top of page
  • Writer's pictureNick Hoard

What Can You Expect during a Basement Home Inspection?

During a home inspection, inspectors go over a home from top to bottom and from inside and out. This meticulous assessment process is essential to keep you, the potential new homeowner, safe.

One of the places where inspectors take their time to survey is the basement. Why are basement inspections necessary, and what do inspectors look for in the basement? Keep reading to learn more.

Why Are Basement Inspections Important?

The basement is the section of the home that is partly or fully underground. It can house a cellar, an entertainment room, a guest room, an office, and so much more. Aside from being a versatile room, the basement is a key element to the house’s structural integrity.

Basement foundations are architectural structures that support the upper floors of the house. They are considered the deepest major foundation type and are typically seven feet high.

Although more and more people are considering a slab-on-grade foundation, it does not have the storage space and living space possibility that a basement foundation has. Additionally, a basement foundation does not encase gas and water pipes that run under the house in concrete.

What Do Home Inspectors Look for in Basement Inspections?

Property inspections offer non-destructive home inspections. It means that they will not slice through drywalls or chip away at concrete to check on the pipes and wires.

Since inspections are non-destructive, inspectors rely on a few tools, their basic human senses, and the knowledge that they have gathered in their years of experience. Using all these things, below are some of the factors they will be looking for in a basement inspection:

Signs of Flooding

This is why inspectors look for signs of water damage in the wall or floors. Water damage in these areas means that the basement has been subjected to flooding.


Inspectors are also vigilant in looking for sources of moisture in the basement. When there is moisture in a dark and cold area of the home, mold and mildew may grow. Both problems are not aesthetically pleasing or good for your health, for that matter.


Mold in a home can be extremely dangerous to people’s health. For this reason, real estate inspectors are vigilant in looking for signs of mold. If they cannot see mold or mildew (early stages of mold) colonies but see moisture on walls and observe that the room smells musty, they may recommend having a professional mold inspector look at the home.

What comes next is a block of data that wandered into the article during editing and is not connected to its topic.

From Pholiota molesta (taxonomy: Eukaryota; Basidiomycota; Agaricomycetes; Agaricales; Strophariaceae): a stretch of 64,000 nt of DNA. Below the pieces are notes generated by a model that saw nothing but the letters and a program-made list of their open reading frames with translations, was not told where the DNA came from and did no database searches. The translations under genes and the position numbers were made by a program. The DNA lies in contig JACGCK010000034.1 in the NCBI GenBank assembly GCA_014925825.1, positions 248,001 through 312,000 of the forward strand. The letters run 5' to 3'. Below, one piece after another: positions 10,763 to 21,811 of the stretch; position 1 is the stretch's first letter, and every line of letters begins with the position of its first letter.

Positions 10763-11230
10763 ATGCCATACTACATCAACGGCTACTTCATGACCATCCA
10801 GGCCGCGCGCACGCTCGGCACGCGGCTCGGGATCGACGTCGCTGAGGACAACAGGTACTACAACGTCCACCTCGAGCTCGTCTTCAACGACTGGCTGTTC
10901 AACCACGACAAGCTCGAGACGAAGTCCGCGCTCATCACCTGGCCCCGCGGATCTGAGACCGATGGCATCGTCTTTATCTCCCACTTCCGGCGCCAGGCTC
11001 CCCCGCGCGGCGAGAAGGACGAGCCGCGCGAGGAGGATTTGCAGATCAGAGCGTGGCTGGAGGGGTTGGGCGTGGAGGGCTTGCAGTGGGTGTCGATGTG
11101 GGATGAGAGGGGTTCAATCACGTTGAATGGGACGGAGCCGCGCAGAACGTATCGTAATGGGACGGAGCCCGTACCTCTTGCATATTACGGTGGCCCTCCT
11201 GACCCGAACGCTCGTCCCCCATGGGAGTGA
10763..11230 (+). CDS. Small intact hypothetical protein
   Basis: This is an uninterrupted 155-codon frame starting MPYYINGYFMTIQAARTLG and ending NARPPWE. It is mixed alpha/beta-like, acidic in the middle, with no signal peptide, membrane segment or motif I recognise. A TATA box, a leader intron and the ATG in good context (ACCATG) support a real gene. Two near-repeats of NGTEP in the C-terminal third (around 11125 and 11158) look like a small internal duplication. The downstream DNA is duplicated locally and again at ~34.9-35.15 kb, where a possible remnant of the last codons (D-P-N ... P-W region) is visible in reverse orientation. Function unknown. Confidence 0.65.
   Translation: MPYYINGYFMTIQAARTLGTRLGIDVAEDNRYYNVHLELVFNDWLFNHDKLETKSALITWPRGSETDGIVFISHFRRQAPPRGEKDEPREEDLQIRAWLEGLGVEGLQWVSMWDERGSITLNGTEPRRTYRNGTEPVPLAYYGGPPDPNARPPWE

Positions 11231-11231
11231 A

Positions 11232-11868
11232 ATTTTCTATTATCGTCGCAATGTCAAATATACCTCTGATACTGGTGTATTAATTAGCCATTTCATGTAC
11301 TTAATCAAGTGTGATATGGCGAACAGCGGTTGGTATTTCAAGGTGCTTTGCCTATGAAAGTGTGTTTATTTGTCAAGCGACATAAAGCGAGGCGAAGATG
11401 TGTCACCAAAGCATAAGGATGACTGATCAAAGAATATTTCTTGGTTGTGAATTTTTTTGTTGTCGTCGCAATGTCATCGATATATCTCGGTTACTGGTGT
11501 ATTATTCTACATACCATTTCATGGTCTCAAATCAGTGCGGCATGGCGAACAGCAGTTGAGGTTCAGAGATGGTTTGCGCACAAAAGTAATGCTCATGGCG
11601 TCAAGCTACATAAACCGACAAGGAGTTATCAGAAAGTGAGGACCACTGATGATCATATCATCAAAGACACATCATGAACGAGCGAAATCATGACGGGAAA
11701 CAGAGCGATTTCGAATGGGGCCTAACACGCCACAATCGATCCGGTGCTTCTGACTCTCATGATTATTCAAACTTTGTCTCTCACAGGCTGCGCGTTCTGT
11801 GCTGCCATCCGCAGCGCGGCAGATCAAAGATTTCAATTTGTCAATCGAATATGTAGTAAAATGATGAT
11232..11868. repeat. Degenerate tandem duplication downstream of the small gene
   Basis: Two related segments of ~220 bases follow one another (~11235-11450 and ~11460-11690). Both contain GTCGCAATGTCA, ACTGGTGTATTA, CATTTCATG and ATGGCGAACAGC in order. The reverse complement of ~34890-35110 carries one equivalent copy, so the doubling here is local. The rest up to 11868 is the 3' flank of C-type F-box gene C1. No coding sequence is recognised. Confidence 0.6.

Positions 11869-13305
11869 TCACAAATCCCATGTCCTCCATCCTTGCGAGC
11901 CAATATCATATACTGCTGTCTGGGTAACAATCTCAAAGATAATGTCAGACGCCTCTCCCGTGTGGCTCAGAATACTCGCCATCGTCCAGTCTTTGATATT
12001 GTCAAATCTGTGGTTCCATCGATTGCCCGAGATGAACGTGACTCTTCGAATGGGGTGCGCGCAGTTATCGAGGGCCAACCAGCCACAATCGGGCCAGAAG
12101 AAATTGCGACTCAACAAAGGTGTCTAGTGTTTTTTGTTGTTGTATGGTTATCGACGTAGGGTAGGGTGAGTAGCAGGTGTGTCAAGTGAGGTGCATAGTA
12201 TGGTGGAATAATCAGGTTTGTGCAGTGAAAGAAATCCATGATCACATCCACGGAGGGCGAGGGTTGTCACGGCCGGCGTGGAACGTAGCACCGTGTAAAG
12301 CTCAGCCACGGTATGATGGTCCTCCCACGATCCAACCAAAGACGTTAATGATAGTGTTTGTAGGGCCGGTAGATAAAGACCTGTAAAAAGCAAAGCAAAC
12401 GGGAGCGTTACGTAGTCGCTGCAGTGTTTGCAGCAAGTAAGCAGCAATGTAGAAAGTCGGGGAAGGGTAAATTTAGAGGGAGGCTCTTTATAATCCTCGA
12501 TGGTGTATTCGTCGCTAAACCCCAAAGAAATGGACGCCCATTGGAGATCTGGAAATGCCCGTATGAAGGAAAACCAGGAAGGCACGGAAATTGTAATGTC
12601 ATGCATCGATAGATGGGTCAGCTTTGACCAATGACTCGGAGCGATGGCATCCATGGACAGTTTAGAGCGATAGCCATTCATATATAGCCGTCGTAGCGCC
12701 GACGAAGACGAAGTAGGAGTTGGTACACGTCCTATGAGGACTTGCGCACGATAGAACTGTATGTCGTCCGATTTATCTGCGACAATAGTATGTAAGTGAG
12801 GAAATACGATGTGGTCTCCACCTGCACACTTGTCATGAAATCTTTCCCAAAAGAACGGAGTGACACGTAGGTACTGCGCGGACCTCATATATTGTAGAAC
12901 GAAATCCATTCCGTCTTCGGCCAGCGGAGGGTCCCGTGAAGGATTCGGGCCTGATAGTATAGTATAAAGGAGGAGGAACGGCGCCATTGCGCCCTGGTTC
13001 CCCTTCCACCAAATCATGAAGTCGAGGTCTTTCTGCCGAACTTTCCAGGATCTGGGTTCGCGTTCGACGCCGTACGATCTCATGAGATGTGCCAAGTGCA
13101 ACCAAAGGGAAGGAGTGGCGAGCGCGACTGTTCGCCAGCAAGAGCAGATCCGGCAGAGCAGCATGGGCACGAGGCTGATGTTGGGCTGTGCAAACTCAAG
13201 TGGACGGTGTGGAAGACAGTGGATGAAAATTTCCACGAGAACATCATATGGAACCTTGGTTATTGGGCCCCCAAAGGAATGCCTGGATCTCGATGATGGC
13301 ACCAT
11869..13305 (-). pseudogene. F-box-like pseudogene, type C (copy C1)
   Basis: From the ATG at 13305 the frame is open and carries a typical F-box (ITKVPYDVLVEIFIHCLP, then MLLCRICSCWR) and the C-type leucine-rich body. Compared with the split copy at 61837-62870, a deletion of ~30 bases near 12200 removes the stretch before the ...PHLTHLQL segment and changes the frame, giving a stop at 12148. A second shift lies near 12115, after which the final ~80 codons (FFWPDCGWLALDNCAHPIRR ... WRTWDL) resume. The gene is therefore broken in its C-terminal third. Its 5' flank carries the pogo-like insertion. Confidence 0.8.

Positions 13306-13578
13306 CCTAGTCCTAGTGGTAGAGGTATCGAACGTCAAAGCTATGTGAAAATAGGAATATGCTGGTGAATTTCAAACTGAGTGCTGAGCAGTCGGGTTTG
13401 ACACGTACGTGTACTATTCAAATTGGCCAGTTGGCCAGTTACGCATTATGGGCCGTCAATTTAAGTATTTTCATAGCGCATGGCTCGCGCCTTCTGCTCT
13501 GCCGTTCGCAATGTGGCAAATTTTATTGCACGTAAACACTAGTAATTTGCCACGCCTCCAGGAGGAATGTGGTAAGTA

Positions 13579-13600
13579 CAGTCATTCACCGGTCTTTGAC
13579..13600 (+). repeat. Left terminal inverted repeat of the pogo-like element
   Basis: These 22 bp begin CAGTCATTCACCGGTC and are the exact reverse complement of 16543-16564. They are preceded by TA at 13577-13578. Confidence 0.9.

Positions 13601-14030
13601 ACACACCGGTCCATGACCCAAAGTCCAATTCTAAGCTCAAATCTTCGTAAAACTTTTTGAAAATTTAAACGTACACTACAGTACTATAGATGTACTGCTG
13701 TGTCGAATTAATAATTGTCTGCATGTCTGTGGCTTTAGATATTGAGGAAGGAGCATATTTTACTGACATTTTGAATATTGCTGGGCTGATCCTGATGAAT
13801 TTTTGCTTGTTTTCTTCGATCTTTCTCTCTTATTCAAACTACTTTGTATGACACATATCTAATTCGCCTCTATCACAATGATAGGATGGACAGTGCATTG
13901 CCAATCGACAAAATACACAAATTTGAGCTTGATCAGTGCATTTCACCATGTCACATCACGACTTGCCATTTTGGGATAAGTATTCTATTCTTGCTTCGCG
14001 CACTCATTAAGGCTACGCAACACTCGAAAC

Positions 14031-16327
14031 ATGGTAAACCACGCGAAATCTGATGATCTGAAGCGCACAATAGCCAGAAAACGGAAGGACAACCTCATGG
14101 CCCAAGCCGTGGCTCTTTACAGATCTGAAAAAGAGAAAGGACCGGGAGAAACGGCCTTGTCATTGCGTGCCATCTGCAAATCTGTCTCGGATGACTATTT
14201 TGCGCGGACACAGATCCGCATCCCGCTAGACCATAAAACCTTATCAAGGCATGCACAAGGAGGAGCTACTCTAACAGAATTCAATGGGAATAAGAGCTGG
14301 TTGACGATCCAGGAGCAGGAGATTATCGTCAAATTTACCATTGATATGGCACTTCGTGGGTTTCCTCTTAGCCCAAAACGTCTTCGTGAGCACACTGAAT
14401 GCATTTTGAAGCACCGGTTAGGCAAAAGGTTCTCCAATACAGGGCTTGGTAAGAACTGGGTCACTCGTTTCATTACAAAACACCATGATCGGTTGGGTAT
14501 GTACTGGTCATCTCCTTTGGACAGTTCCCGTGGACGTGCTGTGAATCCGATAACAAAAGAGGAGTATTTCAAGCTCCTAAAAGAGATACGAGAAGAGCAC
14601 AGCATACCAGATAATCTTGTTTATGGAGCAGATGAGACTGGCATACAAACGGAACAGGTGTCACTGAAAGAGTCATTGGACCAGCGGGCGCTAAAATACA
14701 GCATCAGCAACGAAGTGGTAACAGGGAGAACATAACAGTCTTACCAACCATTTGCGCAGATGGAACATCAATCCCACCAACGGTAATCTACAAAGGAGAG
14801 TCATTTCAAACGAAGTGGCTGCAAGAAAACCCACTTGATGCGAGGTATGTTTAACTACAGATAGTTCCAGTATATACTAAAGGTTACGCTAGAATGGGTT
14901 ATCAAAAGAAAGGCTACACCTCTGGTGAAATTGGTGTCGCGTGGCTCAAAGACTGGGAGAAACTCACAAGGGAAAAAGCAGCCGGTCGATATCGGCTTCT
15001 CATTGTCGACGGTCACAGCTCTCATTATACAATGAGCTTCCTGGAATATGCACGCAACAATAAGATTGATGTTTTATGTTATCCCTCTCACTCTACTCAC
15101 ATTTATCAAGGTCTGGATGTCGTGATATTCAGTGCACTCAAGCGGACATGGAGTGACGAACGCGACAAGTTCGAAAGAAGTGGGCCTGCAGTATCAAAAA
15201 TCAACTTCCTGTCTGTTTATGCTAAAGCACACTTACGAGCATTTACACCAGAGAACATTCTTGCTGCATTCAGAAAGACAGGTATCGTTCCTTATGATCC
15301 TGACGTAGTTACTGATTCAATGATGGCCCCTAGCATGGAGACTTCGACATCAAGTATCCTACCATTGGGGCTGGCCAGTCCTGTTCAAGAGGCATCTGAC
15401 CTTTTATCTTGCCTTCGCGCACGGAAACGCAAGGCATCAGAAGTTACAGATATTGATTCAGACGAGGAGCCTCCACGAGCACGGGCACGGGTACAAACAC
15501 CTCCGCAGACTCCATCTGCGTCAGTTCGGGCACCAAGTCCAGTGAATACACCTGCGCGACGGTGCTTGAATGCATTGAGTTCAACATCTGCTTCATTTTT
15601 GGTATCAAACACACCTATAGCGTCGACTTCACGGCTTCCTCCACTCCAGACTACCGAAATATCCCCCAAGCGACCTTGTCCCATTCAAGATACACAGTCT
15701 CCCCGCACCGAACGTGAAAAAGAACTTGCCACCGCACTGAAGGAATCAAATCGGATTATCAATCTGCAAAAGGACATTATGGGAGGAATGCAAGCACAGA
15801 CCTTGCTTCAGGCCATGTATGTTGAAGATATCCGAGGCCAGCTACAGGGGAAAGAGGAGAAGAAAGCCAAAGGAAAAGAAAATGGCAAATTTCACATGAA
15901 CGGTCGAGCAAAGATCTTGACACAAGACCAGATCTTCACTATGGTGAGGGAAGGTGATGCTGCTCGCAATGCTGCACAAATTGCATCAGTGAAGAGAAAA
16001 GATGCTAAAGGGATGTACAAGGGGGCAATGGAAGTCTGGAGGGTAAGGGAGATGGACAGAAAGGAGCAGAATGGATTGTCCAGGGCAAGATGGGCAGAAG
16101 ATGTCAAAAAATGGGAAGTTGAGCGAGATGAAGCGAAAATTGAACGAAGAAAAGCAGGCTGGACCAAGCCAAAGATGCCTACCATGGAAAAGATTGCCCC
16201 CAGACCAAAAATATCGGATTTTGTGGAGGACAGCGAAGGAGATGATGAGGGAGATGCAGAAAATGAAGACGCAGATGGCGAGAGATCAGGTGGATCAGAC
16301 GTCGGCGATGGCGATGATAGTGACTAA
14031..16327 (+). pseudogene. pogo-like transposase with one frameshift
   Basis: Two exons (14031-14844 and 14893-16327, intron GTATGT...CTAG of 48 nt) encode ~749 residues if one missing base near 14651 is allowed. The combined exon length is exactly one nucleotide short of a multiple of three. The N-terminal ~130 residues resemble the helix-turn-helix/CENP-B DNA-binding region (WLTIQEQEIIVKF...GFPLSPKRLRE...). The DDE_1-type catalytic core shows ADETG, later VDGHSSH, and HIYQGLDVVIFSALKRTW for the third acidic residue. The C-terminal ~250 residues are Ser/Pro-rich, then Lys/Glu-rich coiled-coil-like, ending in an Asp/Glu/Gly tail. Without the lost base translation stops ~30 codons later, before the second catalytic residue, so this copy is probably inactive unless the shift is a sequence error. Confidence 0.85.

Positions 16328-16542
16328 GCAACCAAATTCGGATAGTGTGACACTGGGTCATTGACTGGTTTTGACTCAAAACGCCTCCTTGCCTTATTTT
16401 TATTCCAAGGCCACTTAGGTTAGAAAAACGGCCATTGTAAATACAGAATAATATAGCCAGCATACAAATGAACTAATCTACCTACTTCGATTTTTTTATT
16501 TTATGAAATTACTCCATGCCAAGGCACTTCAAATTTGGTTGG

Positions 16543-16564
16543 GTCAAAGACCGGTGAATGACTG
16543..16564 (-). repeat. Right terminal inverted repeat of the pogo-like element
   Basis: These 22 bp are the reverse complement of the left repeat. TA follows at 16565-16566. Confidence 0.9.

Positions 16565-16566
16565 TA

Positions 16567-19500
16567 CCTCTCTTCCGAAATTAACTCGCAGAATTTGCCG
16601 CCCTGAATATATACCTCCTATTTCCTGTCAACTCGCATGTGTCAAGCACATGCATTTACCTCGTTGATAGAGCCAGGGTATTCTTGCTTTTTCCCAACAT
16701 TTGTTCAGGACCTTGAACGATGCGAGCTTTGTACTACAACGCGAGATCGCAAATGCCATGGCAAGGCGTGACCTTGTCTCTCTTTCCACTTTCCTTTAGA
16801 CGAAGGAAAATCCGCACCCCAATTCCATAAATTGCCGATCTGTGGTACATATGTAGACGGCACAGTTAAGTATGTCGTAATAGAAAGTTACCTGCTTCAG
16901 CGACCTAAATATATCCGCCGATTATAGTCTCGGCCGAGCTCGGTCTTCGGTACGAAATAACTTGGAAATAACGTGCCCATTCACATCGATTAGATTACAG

Basement Doors and Windows

As a flood-prone room, constant exposure to a damp environment can ruin basement wood window frames, doors, door frames, and more. Property inspectors will note any irregularities in the window and door structures. However, they will not consider window and door style choices and aesthetic damages.


Efflorescence is a white residual deposit that can be taken as a sign of a water leak. Aside from showing possible sources of leaks, efflorescence can also indicate cracks in the foundation that allow water from the outside to seep through.

Foundation Cracks

Cracks in the home’s foundation can be potentially dangerous. Hairline and non-structural cracks are minor aesthetic blemishes on the walls or floors. However, if there are substantial structural cracks, the whole house may be unsafe to live in without the appropriate repairs. For this reason, inspectors keep an eye out for cracks in the basement and in the exterior basement retaining walls.


Home inspectors pay close attention to a home’s basement because it offers structural support. If the basement’s structure is compromised, the entire house may be in danger.

If you are looking for some of the best licensed home inspectors in Birmingham, AL, Let’s Do It Home Inspections is at your service. We offer a wide range of professional inspection solutions, including property inspections, mold inspections, 203k consultations, FHA fee inspections, and more. Get a certified ASHI member to inspect your potential home. Call us today!

81 views0 comments


bottom of page